This installment of the California labor history series is excerpted from the newly released book, From Mission to Microchip: A History of the California Labor Movement by California Federation of Teachers Communications Director Fred Glass. Available for purchase via the University of California Press website.
On a Mission: The first California farmworkers
In 1769, when the first Mission was established by the Spanish empire in Alta California, there were about 300,000 California Indians.* What became “California” was one of the most densely populated regions of the pre-Columbian world—although that population represents less than one per cent of the population in California today. By 1833, fewer than half remained. What happened to 50% of the California Indians within the span of one lifetime?
Early California Indians had no conception of linear history, so far as we know; nor, given their way of life, did they need one. The bounty of nature was so extraordinary only a few tribes practiced agriculture. They viewed time as cyclical. The concept of “work” according to a clock was unknown to them.
All this would change once the Spanish came. Under the mission system, the Spanish reorganized the Indians from tribes whose lives included work, into a workforce. This transformation disrupted and eventually destroyed the traditional subsistence economies and cultures that had flourished for thousands of years.
On a Mission
The first workers were Baja California Indians, who had learned agricultural and construction skills in the missions and pueblos south of the new territories. Without these pioneering but nameless to history Baja field hands, the padres might have failed to establish the missions.
Once established, the missions became the hub of the economic life of the Spanish colony. At the center of the hub was native Californian labor. The padres brought in Spanish and Mexican craftsmen to train the Indians in various crafts. These Indian workers then made crucial contributions to a number of early California industries without being able to enjoy a reasonable share of what they produced. They received food, shelter, religious and vocational instruction, and clothing (and not much of that) in exchange for work—not wages. The mission economy was pre-capitalist, so far as the native Californians were concerned.
Getting the Indians to adjust to working in these ways required strict regimentation and harsh discipline. The “neophytes” (the term for Native Americans as they were trained) lived in an atmosphere of repression and intolerance, and the work they performed was forced labor.
Unlike many slaves in the southern United States at the same time, Native Americans did not work twelve hour days in the missions: at thirty to forty hours per week, they were not literally worked to death. Nor were they ‘owned’ by the padres. But the regulation of the day by the padres into a rigid schedule announced by church bells, reinforced by punishments for breaking the rules, ran completely counter to Native American traditions.
No wonder the “neophytes” came up with various forms of resistance. Many left the missions and didn’t return unless forced to. Theft was frequent. Occasionally Indians assassinated padres. Armed revolt broke out from time to time almost from the first days of the missions, ranging from individual attacks on soldiers or padres to battles involving hundreds of Indians.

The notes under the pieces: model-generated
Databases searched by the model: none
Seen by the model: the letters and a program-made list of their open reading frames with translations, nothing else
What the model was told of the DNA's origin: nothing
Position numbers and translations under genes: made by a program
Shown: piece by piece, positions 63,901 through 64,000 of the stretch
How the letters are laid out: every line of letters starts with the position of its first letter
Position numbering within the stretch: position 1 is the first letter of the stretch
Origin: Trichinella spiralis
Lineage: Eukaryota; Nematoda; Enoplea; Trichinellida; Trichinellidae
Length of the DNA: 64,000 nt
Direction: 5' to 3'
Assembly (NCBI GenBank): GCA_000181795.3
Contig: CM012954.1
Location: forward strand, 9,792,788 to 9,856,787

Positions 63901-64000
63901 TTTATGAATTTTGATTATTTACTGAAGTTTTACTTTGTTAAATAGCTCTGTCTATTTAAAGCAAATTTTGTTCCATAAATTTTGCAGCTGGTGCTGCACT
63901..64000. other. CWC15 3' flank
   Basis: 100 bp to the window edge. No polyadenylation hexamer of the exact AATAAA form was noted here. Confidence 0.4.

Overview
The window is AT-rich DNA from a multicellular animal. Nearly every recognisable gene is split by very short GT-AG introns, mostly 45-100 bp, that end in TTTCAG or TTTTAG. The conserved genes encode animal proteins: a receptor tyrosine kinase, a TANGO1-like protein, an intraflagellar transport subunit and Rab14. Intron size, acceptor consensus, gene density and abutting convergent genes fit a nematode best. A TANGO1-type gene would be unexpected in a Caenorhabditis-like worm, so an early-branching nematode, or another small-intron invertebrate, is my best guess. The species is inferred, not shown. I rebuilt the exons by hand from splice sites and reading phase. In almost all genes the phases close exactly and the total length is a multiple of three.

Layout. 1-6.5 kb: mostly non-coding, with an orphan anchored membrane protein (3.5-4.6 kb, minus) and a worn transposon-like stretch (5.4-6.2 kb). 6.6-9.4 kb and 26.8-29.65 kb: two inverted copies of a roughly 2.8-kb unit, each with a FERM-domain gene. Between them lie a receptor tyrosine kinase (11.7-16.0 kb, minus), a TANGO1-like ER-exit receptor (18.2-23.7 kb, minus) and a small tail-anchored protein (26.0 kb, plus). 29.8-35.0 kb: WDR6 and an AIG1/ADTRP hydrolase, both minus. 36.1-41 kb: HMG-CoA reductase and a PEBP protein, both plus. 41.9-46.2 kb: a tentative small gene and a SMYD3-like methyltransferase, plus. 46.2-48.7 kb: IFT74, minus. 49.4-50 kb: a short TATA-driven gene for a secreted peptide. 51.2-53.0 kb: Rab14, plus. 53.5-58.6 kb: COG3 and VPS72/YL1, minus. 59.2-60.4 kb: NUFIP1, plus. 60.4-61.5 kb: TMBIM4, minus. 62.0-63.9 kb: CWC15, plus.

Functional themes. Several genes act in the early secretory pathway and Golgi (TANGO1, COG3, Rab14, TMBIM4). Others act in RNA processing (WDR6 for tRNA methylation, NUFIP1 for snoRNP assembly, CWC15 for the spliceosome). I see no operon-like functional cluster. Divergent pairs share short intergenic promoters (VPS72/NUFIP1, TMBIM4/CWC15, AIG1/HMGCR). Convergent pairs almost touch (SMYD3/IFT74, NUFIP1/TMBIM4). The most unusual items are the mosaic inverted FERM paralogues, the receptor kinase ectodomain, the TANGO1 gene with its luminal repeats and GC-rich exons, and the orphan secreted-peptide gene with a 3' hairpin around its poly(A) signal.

Creation of a Surplus
Native American labor founded many of California’s industries. The Indians generated agricultural products, and textile, leather, wood and metal goods, with which the missions supplied the adjacent presidios (military stockades) and traded with nearby pueblos and foreign ships for otherwise unavailable items. But while the mission storerooms held grains, vegetables, dairy products, and fruit and wine, the neophytes were fed a monotonous diet based on oatmeal or cornmeal mush called atole. While varying from mission to mission, hunger—and even starvation—was often cited by runaways as one main reason for escaping. Another was the frequent beatings.
Malnutrition weakened the Native Americans’ resistance to disease. In their traditional villages, the nomadic Indians would simply burn down their always-temporary homes and move to establish new ones to deal with flea infestations or epidemics. In the missions, the Indian men and women, forced to live in permanent buildings, suffered from crowding and unsanitary conditions, which in turn facilitated the spread of European diseases such as measles, syphilis, and tuberculosis, against which the Native Americans had no immunities.
Forced labor, diet, living conditions, disease: these factors contributed to a high death rate and low birth rate. Work itself was not the immediate cause of the horrible population decline of the Native Americans. It would, however, be accurate to blame the coerced labor system of the missions, since the Indians were brought to the missions primarily to work.
For thousands of years before the Spanish came, the work of the Indians provided for living. From the Spanish point of view, it was the other way around: the Indians lived to work for them. The precipitous loss of half the Native Californians within a single lifetime followed their transformation from free subsistence hunter-gatherers into a class of coerced laborers, forced to create a surplus for their Spanish masters.
*Some Native Californians prefer to be called Indians, and some, Native Americans. We use the terms interchangeably.
To read Part 1 of the series, Preface: On writing California labor history click here
To read Part 2 of the series, Changing history depends on knowing history click here
To read the complete history, pick up your copy here!